Looking forward to presenting a paper on a panel about affective capitalism in the US in mid Oct at this huge Affect Theory conference (Millersville University’s Ware Center, Lancaster PA). The programme looks incredibly hectic – not sure when I’ll be able to fit my jet lag into the schedule – but some really interesting panels and keynotes, including Jeremy Gilbert who did a recent CCT talk for us here in Southend.
Anyhow, here’s my abstract.
Various Joyful Encounters with the Dystopias of Affective Capitalism
Tony D. Sampson, (University of East London)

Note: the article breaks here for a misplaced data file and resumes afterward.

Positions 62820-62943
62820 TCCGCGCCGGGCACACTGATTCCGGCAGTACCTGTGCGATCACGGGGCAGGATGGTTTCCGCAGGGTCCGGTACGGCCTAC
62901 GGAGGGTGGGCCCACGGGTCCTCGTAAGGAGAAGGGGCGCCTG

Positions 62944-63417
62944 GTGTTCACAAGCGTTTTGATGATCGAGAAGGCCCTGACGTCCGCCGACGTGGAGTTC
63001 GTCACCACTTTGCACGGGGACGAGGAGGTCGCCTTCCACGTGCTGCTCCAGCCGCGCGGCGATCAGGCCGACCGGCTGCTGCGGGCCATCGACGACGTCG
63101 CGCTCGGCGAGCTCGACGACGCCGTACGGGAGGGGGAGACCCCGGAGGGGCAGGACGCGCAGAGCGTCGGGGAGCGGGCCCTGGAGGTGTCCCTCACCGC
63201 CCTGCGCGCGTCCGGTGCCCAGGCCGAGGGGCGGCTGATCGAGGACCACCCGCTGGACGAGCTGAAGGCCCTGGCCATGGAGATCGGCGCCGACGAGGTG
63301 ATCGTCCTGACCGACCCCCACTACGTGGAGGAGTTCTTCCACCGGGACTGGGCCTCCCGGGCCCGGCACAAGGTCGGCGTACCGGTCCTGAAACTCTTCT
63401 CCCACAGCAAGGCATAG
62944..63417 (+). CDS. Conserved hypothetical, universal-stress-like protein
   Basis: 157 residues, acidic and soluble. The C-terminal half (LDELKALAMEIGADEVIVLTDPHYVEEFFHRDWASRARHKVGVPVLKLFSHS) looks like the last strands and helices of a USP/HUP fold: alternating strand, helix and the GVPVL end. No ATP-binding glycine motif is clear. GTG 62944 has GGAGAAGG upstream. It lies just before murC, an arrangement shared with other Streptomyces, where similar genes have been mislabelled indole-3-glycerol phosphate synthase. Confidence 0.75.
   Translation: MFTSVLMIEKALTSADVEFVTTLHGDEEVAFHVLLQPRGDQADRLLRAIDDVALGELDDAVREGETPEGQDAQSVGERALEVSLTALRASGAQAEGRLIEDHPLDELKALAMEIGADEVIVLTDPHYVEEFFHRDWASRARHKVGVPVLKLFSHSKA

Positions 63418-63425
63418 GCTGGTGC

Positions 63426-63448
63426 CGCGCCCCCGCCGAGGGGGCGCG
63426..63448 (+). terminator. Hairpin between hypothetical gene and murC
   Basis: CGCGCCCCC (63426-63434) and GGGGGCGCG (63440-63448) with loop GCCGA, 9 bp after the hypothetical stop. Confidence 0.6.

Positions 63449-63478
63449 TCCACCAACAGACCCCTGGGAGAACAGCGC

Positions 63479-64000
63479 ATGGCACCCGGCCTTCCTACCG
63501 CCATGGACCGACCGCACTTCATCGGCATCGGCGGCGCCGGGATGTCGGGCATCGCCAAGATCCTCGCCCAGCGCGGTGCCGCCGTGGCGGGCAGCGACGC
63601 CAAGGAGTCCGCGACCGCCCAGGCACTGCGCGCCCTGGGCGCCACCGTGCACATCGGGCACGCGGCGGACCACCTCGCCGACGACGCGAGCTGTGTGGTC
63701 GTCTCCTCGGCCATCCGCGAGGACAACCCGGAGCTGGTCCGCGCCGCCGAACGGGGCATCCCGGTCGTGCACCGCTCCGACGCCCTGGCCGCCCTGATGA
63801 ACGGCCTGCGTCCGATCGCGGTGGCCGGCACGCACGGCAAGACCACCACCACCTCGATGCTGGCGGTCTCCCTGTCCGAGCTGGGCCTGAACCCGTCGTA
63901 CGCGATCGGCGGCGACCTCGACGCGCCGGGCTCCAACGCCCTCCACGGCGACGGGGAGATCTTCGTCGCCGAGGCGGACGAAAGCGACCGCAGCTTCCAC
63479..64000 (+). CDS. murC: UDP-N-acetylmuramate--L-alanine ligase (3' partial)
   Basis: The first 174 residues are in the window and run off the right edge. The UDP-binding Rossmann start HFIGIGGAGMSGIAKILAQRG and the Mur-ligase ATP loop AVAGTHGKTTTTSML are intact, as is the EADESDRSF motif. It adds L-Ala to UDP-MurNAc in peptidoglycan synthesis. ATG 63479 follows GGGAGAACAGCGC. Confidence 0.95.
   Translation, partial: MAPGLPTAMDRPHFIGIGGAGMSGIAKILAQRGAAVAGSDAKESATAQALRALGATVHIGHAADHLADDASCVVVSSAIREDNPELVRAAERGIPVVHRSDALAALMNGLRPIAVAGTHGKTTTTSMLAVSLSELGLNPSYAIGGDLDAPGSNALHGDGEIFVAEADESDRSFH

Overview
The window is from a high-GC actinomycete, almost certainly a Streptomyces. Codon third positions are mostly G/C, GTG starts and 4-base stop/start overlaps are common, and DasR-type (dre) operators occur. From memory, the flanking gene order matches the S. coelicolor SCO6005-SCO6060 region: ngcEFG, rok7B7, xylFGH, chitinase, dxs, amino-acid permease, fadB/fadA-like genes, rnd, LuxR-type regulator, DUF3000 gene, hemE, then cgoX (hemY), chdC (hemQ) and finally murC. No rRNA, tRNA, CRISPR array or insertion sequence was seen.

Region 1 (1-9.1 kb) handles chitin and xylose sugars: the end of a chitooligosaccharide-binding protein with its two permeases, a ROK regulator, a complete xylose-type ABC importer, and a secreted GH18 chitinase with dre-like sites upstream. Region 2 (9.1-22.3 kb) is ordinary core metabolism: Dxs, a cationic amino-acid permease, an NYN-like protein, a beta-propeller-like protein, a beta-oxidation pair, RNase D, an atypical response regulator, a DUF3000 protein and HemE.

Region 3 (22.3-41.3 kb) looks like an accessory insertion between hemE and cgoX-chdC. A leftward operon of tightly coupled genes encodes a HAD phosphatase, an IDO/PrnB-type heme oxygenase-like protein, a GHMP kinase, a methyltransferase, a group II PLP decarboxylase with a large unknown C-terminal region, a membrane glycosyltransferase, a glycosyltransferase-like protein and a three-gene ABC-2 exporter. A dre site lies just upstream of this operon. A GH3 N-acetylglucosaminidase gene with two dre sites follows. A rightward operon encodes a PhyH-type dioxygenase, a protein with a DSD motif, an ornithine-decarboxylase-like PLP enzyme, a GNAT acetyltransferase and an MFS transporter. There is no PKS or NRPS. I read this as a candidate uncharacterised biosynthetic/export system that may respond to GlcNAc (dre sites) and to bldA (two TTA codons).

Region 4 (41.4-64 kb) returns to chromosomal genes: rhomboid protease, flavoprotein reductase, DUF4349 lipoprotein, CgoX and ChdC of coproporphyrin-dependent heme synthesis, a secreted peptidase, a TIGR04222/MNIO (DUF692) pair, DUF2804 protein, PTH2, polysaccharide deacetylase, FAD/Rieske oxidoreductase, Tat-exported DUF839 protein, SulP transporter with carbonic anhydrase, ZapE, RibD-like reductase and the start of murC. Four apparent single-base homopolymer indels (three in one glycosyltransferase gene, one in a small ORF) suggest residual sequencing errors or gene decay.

This paper contends that power relations in affective capitalism are just as likely to be felt in various joyful encounters as they are in atmospheres of post 9/11 fear and securitization. Moreover, rather than grasping these encounters as an ideological trick – an illusion working on cognitive belief systems – they are conceived of as a radical relationality (Protevi, 2010) established between a desiring brain-becomingsubject and contagious sensory environments populations become politically situated in. A trajectory of the joyful encounter is traced from its origins in early twentieth century fascism (in particular the Nazi’s realization of strength through joy) to more recent Huxleyesque endeavours by marketers to manipulate mass emotional contagions on social media. Indeed, the historical presence of repressive political affect in these examples of crowds and mediated publics prompts two neurologically oriented questions. The first concerns what can be done to a brain so that it can be unwittingly repressed by joyful encounters. The second concerns what can a brain do so that it can potentially be freed from what Malabou (2009) sees as its coincidence with capitalism. The paper concludes with the concept of the assemblage brain. Unlike a sense of self located inside the synapse or a phenomenologically situated Being in the world, brains are grasped as social relations through and through. Beliefs are not therefore produced at a cognitive level of meaning making, but following Tarde (1880) they are engendered, often involuntarily, by the appropriation of desire by social invention.